Every cell in the human body contains a complex system to transport essential cargoes such as proteins and membrane vesicles, from point A to point B. These tiny molecular motor proteins move at blistering speeds on miniature railways carrying components of the cell to their proper destinations. But just how cells construct these transport railways to fit precisely inside of confined spaces of the individual cells has been a complex question, as it is critical that these railways do not grow too long or come up too short, as that would cause a misdirection of the proteins being transported.
Bruce Goode, professor of biology, working in collaboration with the labs of Laurent Blanchoin (Grenoble, France) and Roland Wedlich-Soldner (Munich, Germany), have come one step closer to understanding the elusive mechanics of this process.
In a recent paper published in Developmental Cell, a team led by Goode's Ph.D. student Melissa Chesarone-Cataldo shows that the length of the railways is controlled by one of its "passengers," which pauses during the journey to communicate with the machinery that is building the railways.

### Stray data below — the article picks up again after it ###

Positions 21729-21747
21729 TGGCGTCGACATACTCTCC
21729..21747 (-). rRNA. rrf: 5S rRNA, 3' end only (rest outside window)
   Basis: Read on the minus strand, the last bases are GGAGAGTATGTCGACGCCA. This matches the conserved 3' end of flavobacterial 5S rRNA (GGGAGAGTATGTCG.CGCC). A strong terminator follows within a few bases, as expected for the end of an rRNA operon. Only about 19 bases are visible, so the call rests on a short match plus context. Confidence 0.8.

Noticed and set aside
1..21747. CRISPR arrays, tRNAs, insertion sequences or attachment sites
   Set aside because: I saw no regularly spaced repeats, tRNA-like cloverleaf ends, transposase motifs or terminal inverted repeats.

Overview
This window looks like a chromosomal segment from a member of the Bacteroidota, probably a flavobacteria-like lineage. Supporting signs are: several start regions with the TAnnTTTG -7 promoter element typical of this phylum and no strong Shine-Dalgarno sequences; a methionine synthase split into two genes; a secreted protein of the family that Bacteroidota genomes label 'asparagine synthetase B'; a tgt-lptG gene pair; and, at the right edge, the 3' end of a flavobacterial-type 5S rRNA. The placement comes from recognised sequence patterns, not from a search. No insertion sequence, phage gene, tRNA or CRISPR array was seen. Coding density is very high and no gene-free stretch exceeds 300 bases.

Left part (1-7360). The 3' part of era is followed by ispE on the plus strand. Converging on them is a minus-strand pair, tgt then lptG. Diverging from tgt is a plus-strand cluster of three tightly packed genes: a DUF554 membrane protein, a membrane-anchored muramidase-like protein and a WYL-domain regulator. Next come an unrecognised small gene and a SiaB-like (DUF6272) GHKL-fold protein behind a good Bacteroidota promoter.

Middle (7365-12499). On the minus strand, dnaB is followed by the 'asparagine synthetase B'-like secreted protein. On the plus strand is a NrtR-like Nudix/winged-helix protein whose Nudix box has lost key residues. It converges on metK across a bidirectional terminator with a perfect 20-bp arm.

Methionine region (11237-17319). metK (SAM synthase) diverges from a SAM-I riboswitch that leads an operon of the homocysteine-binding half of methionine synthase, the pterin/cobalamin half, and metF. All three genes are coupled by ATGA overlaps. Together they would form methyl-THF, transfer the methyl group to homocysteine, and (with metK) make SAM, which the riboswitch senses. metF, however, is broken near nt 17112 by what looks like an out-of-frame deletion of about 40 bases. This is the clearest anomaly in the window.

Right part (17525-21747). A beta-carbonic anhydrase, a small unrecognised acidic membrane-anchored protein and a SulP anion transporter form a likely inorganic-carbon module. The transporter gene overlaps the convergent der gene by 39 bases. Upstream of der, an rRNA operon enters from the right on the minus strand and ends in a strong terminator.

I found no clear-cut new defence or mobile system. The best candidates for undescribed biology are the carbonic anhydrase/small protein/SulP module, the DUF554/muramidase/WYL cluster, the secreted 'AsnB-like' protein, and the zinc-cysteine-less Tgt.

"The frequency of these chats between the passengers and builders may provide the feedback necessary to say a railway is long enough, and construction should now slow down," says Goode.
Much like a real construction site, a system must be in place with roadways and transporters to move the building materials. In this case, cellular proteins called actin cables act as the roadways, and the transporters are myosin molecules, nanoscale motor proteins that rapidly deliver critical cargoes to one end of a cell. Each cable is assembled from hundreds or thousands of copies of the actin, which is called a helical filament.
Nine years ago, Goode and his colleagues discovered that a family of proteins called formins stimulate the rapid growth of actin filaments. Recently, the team began to question how a cell
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